Sun Fuji apples have a mild, sweet, and subtly floral flavor suited for raw and cooked preparations. The variety is popularly consumed straight out of hand as a dessert cultivar and is famous for its concentrated sweet taste. Sun Fuji apples can also be sliced and served on appetizer platters with cheeses, chopped into salads, shredded into slaws, or used as a fresh topping in granola, parfaits, puddings, and other breakfast dishes. Try slicing Sun Fuji apples and dipping them in caramel, chocolate, and nut butter or layering the fruits onto toast, in sandwiches, or on burgers. In addition to raw preparations, Sun Fuji apples can be cooked, and their thick skin and dense flesh hold up well to heat. Sun Fuji apples can be cooked into purees, sauces, and apple butter, or they can be simmered into jams, jellies, chutney, and preserves. The variety can also be baked into muffins, cakes, pies, tarts, turnovers, and crumbles, stuffed into meats, roasted with root vegetables, or added to soups. Beyond culinary preparations, Sun Fuji apples are sometimes pressed into juices, used in cider blends, or blended into smoothies. Sun Fuji apples can be used in any recipe calling for Fuji apples and pair well with meats such as pork chops, bacon, turkey, and poultry, nuts including pecans, walnuts, and almonds, and cheeses such as cheddar, goat, brie, manchego, gorgonzola, and blue. Whole, unwashed Sun Fuji apples have a short shelf life and will only keep up to one month when stored in a sealed container in the refrigerator's crisper drawer.
Sun Fujis are famously known for their honeycore, sections of the flesh that are marbled with a glassy, aqueous liquid filled with sorbitol. Honeycore is developed in the flesh when apples are left on the tree to ripen fully. During the maturation process, extended periods of sunlight and heat on the apples cause a concentrated, sweet, sap-like liquid to leak from the intercellular walls, filling the air pockets within the flesh. The sweet liquid has high concentrations of natural sugar alcohol known as sorbitol, giving the apple yellow-hued glassy spots. In Japan, these spots are known as "mitsu," meaning "honey," and are named for their yellow, honey-like hue. Honeycore is a positive attribute in Japan and is an indication of the apple's having reached peak ripeness on the tree. It is said that the most high-end Sun Fuji apples are grown in the Aomori Prefecture. Outside of Japan, honeycore is known as watercore in the United States and is actually considered a defect.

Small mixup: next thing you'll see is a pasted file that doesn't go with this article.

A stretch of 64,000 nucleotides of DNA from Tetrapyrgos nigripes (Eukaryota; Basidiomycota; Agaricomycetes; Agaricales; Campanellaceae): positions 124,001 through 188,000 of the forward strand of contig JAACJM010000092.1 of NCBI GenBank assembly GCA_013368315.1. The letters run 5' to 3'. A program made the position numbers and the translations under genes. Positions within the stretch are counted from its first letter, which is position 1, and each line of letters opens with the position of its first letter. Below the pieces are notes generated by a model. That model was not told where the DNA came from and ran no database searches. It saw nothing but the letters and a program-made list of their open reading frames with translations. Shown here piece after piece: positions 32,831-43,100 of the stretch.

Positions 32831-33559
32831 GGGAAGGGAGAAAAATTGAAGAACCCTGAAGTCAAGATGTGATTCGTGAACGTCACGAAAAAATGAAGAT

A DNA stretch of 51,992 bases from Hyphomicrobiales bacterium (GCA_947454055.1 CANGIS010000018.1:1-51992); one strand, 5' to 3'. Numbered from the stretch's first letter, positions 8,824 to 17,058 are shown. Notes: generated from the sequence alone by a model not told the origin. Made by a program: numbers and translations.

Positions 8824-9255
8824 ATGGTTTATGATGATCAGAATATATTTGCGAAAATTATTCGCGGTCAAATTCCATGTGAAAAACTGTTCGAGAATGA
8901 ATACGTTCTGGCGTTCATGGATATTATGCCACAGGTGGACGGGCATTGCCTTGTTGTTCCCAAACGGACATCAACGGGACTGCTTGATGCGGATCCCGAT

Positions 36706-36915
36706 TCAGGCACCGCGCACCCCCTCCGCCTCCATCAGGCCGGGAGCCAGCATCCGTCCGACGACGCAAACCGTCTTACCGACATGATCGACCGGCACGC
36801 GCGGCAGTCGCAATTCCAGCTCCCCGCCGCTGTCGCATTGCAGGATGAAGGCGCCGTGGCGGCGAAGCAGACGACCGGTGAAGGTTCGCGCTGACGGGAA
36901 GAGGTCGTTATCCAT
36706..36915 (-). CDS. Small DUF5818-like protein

Sun Fuji apples are Fuji apples that have not been covered in a bag during cultivation. Fuji apples were first developed in the 1930s at a branch of the Tohoku Research Station located in Fujisaki, a town in the Aomori Prefecture in Japan. The variety was created from a natural cross between the Ralls Janet and Red Delicious, and after years of trials and testing, it was released to the market in 1962. Fuji apples quickly became one of the most commonly grown apple varieties in Japan, and the variety is often wrapped in bags while developing on the trees, ensuring the apple retains a consistent coloring and flavor. Sun Fuji apples were first created in the Yamagata Prefecture when Fuji apples were grown without being covered in bags. The sun-soaked apples developed a sweeter taste and dark red coloring, traits that are now widely valued in the luxury fruit market in Japan. Today Sun Fuji apples are grown throughout Japan, with the top-producing regions including the Aomori, Nagano, Yamagata, Iwate, and Fukushima Prefectures. When in season, Sun Fuji apples are available primarily in Japan through markets, grocers, distributors, and direct from farms. The variety is also exported to China.
Recipes that include Sun Fuji Apples. One is easiest, three is harder.
|Chisel & Fork||Fuji Apple Chips|